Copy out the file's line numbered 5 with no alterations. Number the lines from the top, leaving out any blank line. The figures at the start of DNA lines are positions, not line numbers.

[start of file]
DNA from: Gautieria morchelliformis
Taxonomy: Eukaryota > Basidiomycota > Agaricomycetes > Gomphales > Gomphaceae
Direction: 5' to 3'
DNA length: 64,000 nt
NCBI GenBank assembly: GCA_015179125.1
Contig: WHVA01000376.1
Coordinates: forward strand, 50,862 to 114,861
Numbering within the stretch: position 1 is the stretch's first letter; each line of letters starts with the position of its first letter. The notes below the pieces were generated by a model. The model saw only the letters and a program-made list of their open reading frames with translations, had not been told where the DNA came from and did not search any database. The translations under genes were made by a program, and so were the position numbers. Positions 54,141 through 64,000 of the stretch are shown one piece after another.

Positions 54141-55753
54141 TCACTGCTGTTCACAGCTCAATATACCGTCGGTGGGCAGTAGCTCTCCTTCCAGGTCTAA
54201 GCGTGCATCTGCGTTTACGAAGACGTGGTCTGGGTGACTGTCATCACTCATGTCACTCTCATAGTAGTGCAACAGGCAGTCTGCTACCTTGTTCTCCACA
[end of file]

NCBI GenBank assembly: GCA_015179125.1